Photo: Courtesy of Summit Pictures. It feels like yesterday that we were all intoxicated by the vampire craze, rapidly flipping through blood-sucking novels, binge-watching True Blood and Vampire Diaries , and swooning over Robert Pattinson as the kind-hearted, but cold-skinned Edward Cullen in Twilight. Before the s obsession with the undead, there was the Anne Rice's decade-spanning book series and movie that started with her best-seller Interview With a Vampire.
But did you know that the roots of our vampire fetish reach all the way back to centuries past?
If you're thinking, "Duh, Bram Stoker's Dracula ," then you're still not thinking far enough back. Try years ago: to be exact — 26 years before Stoker's classic Gothic horror novel. Slate's Atlas Obscura notes that the long-forgotten novella Carmilla is not only the first vampire romance, its also a lesbian vampire love story. It tells the story of Laura, who meets a young, beautiful female vampire named Carmilla, after Carmilla mysteriously shows up at her home one night.
The two start to develop intense feelings for each other, giving us major Bella and Edward vibes. The non-heteronormative desires and romance between Laura and Carmilla could have been why the novella never rose to mainstream popularity at the time it was written, or in the decades following. Regardless, it definitely seems to have influenced the likes of Stoker, as well as all the pop culture vampires that followed.
Falling in love can mean opening yourself up to new experiences, feeling free, spontaneous, generous, and differentiated from your past. The instant and addictive attractions like that depicted so intensely in Twilight are not always based on the qualities and reality about a person or the connections that would lead to a real and lasting relationship.
So why are we drawn to fantasy over reality when it comes to intimacy?http://www.cantinesanpancrazio.it/components/robezag/200-riparazione-cellulare.php
breaking dawn Part one, the movie: bloodier than ever
Real relationships show us that human beings are well, human. They carry battle wounds and emotional baggage that heavily weigh on their closest relationships. Even when we do find someone with whom we share a deep and meaningful connection, we tend to struggle through real issues. Serious relationships challenge us. The closer we get to someone, the more we can expect to face our own defenses, an inner resistance we have to getting too close or caring too much.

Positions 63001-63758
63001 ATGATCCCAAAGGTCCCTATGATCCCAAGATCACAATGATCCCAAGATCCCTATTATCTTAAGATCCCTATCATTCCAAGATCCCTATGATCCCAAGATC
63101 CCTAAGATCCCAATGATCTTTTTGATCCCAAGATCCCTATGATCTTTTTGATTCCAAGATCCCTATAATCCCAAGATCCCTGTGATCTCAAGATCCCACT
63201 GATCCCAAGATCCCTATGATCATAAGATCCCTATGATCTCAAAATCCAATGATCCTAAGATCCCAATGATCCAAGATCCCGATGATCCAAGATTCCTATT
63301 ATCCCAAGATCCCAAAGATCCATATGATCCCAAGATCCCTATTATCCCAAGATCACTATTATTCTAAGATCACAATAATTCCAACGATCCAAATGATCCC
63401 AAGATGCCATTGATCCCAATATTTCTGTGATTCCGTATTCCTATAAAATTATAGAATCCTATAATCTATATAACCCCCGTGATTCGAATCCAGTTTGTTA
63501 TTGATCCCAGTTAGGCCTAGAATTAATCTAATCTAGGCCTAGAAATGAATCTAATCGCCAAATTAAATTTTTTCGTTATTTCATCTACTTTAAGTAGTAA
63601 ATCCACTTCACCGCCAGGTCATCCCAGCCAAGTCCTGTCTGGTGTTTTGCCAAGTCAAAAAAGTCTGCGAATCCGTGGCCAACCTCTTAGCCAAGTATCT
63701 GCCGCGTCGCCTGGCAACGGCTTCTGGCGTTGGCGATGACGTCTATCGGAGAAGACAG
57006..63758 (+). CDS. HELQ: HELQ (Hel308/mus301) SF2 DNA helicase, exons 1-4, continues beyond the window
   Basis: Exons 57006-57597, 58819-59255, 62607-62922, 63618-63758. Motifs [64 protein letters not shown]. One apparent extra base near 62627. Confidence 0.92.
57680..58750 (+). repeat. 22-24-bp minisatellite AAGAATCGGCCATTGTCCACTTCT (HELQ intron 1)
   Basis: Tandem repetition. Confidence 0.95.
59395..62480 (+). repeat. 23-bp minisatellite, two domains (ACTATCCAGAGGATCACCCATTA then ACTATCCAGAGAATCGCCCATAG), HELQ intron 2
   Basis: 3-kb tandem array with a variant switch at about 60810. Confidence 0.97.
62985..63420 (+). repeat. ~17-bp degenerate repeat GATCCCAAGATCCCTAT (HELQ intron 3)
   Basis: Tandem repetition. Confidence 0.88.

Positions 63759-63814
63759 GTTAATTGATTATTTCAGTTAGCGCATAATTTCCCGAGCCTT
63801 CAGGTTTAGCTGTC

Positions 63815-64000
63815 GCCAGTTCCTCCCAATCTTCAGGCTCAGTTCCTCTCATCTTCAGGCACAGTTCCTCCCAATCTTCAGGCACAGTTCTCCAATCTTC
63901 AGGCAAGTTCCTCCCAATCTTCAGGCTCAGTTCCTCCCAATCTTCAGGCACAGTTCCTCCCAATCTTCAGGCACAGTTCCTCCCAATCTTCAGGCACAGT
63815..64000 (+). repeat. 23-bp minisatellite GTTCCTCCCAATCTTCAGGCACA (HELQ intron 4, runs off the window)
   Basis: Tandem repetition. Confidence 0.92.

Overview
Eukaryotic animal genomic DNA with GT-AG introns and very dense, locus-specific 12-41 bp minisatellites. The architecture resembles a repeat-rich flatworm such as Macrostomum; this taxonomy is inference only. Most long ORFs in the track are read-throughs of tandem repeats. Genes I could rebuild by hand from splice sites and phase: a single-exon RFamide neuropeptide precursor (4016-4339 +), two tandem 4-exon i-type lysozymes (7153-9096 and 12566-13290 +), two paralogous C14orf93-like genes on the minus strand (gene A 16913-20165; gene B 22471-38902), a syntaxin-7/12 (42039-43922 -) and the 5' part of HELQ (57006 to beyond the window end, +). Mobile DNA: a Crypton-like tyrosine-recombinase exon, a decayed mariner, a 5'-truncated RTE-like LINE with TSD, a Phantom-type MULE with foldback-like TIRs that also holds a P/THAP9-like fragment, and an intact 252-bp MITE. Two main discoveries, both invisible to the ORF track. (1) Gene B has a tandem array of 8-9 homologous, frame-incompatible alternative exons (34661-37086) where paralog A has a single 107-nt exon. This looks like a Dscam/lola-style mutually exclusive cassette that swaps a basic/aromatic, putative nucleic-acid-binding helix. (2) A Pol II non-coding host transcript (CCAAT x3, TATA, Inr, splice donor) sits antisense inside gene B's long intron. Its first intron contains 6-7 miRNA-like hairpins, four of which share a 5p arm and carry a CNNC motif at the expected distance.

Feeling love from someone else can be the best feeling in the world, but it can also challenge us on a deeper level, going against negative beliefs about ourselves we hold at our core and forcing us to face the pain of feeling deeply for someone else. This bond substitutes real feelings of love, respect, and spontaneity with an illusion of connection, a focus on form over substance, and a false sense of security and completion by another person.
When we form a fantasy bond, we become less and less like two independent individuals who feel genuine attraction to each other. Instead, we start to fuse our identity with the person we care for, relying on them to give us value and make us feel safe. He is her protector from danger, her companion against isolation, and her ticket to literal immortality.
Unchained (Blood Bond Saga #) by Helen Hardt
The main characters in the film will go to any end for each other. When separated, Bella even repeatedly cheats death in hopes that Edward will appear to save her. Most of us hold parts of us that want to be saved in a relationship , rescued from past hurts, protected from feeling alone, and even saved from death symbolically, or at least dying alone.
The trouble is that projecting these qualities onto our partner distorts them in a way that often leads to destructive outcomes. Interestingly, in Lev. God understands the importance of blood; in both the Old and New Testaments, He forbids eating or drinking it. Not only did this separate His followers from the surrounding pagan cultures, but it also separated out the importance of blood because it atones for sin.
In the Old Testament, animals were sacrificed as a picture of how the spotless Lamb of God, the Lord Jesus Christ, would pour out His sacred blood to pay for our sins. Twilight is also spiritually dangerous in the way it presents salvation. When Daddy Vampire Carlisle turns Edward into a vampire, it is described as saving him.
Healing poison? This is spiritually dangerous thinking. A working knowledge of what good is, and what evil is. In the end, I love the beautiful simplicity of the picture.
Tales of the unexpected
To me it says: choice. She transcends her detested humanity and becomes a goddess. This is basic Mormon doctrine, not surprising since the author is a Mormon. One of the messages of Twilight is that there is a way to have immortal life, eternal life, apart from a relationship with God through Jesus Christ; that there is a way to live forever without dealing with the obstacle of our sin problem by confessing that we are sinners and we need the forgiveness and grace of a loving Savior.